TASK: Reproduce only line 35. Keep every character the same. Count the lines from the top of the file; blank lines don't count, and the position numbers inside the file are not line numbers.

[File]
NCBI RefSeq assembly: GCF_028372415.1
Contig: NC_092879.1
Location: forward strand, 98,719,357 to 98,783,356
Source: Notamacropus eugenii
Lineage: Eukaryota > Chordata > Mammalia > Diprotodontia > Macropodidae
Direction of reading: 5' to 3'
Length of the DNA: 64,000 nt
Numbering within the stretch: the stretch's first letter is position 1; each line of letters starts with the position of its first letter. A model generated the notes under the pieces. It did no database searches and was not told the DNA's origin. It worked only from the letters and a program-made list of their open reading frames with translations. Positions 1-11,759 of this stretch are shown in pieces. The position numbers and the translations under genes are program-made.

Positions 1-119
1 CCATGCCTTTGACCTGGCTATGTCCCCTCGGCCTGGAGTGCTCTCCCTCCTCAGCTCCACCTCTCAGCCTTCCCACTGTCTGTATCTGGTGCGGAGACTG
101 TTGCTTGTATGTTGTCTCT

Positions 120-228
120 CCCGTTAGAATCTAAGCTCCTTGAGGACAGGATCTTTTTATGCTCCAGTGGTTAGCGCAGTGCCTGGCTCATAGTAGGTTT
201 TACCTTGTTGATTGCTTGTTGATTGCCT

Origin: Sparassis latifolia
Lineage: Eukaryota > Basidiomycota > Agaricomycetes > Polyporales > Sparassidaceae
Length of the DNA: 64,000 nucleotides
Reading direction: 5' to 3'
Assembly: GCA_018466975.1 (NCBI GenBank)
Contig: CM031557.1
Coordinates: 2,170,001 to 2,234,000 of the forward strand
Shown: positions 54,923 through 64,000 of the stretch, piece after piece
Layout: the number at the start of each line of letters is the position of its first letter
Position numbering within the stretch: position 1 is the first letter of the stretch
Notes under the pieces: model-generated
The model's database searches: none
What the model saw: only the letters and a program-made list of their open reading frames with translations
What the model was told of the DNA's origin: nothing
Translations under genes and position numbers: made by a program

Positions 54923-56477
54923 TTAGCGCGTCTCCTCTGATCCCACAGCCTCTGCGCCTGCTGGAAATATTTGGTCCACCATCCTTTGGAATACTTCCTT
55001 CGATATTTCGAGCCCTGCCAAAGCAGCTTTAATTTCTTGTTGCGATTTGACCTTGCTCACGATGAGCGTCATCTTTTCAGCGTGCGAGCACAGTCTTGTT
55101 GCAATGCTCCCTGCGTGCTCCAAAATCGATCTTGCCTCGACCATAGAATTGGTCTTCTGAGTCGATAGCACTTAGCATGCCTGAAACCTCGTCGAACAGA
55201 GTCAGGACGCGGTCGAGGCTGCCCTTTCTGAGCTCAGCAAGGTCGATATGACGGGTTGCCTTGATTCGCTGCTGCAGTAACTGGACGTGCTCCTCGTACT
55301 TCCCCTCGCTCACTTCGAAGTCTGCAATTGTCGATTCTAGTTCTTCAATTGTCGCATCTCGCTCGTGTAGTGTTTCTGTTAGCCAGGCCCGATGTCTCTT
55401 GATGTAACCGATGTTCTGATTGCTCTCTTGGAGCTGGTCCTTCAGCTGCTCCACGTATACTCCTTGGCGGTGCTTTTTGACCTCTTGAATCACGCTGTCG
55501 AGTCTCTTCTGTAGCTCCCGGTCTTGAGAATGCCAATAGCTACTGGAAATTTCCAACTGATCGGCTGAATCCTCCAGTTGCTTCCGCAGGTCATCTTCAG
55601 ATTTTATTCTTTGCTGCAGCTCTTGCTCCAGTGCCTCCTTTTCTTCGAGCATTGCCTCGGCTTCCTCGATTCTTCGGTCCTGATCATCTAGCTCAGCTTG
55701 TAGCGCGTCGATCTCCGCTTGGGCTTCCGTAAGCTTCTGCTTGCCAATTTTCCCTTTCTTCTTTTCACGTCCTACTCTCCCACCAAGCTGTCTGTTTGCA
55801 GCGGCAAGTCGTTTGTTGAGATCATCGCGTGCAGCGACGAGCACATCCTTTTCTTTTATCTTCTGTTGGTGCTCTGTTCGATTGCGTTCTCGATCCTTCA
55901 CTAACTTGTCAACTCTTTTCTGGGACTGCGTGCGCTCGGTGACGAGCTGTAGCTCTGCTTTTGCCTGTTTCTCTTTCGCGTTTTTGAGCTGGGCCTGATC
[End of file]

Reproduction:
55301 TCCCCTCGCTCACTTCGAAGTCTGCAATTGTCGATTCTAGTTCTTCAATTGTCGCATCTCGCTCGTGTAGTGTTTCTGTTAGCCAGGCCCGATGTCTCTT